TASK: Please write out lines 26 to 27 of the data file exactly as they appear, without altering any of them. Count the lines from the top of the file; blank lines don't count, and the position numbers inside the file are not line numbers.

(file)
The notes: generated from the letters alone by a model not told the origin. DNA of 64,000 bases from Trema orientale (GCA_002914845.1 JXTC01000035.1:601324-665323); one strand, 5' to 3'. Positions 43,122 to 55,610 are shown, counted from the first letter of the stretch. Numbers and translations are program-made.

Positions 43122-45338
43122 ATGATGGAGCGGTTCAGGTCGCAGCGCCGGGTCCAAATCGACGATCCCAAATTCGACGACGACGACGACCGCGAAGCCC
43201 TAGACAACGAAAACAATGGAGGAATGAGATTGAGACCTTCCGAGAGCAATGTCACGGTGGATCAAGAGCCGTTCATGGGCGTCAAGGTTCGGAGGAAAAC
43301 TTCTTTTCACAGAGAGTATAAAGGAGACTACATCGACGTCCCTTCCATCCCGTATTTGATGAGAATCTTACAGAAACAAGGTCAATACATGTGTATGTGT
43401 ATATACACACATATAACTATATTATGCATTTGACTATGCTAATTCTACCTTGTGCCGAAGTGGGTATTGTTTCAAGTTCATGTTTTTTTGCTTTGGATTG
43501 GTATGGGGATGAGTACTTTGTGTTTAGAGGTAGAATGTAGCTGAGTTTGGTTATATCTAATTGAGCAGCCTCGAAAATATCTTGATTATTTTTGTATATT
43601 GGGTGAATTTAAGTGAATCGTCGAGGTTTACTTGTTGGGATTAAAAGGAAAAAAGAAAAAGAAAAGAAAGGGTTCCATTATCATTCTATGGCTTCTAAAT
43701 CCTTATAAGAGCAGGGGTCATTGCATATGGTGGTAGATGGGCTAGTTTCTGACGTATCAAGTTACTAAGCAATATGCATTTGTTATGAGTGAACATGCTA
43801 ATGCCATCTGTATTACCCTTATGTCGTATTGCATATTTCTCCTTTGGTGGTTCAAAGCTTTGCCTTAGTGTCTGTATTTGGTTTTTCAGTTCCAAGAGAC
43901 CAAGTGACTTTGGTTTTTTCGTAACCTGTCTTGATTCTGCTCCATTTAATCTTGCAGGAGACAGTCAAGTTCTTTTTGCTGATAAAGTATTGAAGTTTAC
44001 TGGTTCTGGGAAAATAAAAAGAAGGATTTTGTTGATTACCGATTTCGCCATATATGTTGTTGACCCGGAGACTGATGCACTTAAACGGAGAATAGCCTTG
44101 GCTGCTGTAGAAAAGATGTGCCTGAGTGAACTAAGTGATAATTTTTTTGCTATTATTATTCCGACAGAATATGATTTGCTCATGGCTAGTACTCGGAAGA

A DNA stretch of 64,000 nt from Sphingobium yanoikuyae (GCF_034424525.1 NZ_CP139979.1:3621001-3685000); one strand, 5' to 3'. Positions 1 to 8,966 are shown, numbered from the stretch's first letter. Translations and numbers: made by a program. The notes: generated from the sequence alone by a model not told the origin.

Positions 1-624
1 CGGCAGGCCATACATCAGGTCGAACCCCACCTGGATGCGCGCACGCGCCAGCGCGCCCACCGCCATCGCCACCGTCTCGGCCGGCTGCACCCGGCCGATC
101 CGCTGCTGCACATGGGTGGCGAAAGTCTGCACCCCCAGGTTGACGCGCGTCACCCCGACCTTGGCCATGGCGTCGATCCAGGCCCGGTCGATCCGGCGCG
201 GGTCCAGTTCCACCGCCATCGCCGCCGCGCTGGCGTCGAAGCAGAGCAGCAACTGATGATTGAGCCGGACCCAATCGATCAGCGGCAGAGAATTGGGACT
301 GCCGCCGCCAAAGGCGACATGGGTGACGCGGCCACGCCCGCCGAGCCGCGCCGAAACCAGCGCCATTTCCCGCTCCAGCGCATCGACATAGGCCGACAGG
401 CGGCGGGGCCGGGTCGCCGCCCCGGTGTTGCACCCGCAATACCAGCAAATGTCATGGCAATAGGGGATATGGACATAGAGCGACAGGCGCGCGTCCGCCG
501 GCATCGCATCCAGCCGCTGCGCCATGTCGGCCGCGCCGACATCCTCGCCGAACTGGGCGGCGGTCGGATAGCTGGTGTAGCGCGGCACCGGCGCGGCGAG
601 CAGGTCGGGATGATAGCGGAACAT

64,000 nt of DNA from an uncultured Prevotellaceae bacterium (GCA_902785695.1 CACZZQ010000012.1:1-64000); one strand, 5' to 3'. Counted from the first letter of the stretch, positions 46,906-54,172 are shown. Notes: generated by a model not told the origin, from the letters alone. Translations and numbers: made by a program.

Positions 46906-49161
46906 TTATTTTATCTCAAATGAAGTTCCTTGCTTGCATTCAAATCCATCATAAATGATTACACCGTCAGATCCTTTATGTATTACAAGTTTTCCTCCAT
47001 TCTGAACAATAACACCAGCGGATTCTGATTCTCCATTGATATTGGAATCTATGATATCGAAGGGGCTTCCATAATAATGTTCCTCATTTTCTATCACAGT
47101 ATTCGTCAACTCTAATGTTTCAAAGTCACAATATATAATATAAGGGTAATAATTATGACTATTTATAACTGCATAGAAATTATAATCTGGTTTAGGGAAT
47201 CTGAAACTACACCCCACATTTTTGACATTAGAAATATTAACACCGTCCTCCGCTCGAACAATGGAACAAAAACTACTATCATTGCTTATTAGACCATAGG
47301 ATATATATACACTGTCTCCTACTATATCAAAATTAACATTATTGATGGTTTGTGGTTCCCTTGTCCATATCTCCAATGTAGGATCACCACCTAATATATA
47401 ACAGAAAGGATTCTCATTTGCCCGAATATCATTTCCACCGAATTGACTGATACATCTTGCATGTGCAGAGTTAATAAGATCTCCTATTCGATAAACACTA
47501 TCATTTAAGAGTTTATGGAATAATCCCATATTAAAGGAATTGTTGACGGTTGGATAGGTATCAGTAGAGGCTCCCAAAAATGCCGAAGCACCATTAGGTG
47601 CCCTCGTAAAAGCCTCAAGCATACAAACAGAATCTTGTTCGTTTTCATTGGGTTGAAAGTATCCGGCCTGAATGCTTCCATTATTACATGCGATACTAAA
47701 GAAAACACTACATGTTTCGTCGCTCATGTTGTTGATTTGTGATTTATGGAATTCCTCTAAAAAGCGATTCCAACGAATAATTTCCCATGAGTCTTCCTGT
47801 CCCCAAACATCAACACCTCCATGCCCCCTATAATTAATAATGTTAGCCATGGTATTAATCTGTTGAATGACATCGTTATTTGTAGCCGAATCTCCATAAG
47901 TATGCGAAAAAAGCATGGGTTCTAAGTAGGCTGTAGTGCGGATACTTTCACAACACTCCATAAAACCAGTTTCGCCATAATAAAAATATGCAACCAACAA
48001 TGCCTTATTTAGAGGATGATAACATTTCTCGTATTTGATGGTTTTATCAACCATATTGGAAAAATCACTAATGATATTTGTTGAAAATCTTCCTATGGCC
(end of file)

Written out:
47001 TCTGAACAATAACACCAGCGGATTCTGATTCTCCATTGATATTGGAATCTATGATATCGAAGGGGCTTCCATAATAATGTTCCTCATTTTCTATCACAGT
47101 ATTCGTCAACTCTAATGTTTCAAAGTCACAATATATAATATAAGGGTAATAATTATGACTATTTATAACTGCATAGAAATTATAATCTGGTTTAGGGAAT